Herbert Weir Smyth [n.d.], A Greek Grammar for Colleges; Machine readable text [info] [word count] [Smyth].

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1094

Adverbs are of two kinds

a. Ordinary adverbs, denoting manner, degree, time, place, etc. Ordinary adverbs qualify verbs, adjectives, other adverbs, and (rarely) substantives: ὄπισθεν γενόμενος getting behind X. A. 1.8.24, εὐθὺς ἐβόα_ straightway he shouted 1. 8. 1, φανερὸν ἤδη already clear L. 4.6, πολὺ θᾶττον much more quickly X. A. 1.5.2, εὖ μάλα very easily 6. 1. 1, εἰκότως τρόπον τινά in a way reasonably D. 8.41, μάλα συμφορά_ a great misfortune X. C. 4.2.5, μάλα στρατηγός an excellent general X. H. 6.2.39.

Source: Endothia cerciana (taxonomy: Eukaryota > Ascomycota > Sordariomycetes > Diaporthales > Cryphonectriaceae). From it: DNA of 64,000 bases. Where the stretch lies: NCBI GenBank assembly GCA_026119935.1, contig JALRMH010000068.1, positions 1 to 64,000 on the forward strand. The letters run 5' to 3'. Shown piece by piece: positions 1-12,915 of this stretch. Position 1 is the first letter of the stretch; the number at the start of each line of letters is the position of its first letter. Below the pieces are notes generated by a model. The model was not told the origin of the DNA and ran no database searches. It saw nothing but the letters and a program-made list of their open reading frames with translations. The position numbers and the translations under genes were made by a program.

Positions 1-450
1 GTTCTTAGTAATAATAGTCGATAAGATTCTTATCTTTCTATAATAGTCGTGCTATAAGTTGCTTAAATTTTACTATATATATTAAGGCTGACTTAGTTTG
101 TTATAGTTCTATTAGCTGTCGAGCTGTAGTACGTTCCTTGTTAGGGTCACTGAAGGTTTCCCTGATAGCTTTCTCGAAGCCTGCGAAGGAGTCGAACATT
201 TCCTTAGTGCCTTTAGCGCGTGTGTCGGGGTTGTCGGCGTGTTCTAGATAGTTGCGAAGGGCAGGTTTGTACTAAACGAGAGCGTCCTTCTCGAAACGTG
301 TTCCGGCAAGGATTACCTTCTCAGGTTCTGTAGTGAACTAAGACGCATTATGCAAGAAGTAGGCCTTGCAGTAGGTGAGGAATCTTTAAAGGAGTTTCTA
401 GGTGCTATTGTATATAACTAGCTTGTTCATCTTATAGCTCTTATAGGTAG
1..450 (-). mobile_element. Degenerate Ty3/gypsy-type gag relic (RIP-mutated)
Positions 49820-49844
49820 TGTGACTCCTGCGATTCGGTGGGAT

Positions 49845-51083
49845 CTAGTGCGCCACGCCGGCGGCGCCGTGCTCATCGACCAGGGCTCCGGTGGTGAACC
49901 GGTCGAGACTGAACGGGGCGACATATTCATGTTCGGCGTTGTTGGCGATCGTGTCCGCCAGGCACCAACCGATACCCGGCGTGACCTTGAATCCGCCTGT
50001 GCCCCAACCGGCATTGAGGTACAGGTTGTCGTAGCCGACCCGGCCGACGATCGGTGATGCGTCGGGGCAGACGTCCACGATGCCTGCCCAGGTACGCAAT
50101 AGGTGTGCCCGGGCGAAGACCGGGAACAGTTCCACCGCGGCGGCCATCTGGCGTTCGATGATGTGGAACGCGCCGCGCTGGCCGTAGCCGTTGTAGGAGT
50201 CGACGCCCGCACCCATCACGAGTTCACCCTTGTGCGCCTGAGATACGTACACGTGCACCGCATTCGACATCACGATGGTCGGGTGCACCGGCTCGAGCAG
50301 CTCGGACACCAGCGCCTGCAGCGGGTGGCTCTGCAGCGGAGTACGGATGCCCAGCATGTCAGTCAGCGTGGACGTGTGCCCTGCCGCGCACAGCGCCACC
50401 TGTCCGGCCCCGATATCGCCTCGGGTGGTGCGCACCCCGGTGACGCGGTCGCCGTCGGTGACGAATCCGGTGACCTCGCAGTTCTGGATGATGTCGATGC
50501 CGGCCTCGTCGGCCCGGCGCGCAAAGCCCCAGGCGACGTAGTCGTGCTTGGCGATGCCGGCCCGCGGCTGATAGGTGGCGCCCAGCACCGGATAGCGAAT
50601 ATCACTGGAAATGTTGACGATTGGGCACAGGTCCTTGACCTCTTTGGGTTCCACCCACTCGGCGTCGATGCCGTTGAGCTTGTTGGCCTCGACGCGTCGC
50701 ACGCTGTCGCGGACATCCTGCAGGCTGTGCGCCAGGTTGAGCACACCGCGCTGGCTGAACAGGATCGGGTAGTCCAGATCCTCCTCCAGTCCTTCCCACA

b. Sentence adverbs (or particles) are adverbs that affect the sentence as a whole or give emphasis to particular words of any kind. Greek has many sentence adverbs, some of which are treated more fully under Particles.

Such are words of interrogation (ἦ, ἆρα, μῶν); of affirmation and confidence (δή now, indeed, δῆτα surely, γέ at least, even, really, μήν in truth, νή surely,

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τοί surely); of uncertainty (ἴσως, πού, τάχα perhaps); of negation (οὐ, μή, οὔτοι, μήτοι, etc.); of limitation (ἄν 1761 ff.).

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Herbert Weir Smyth [n.d.], A Greek Grammar for Colleges; Machine readable text [info] [word count] [Smyth].
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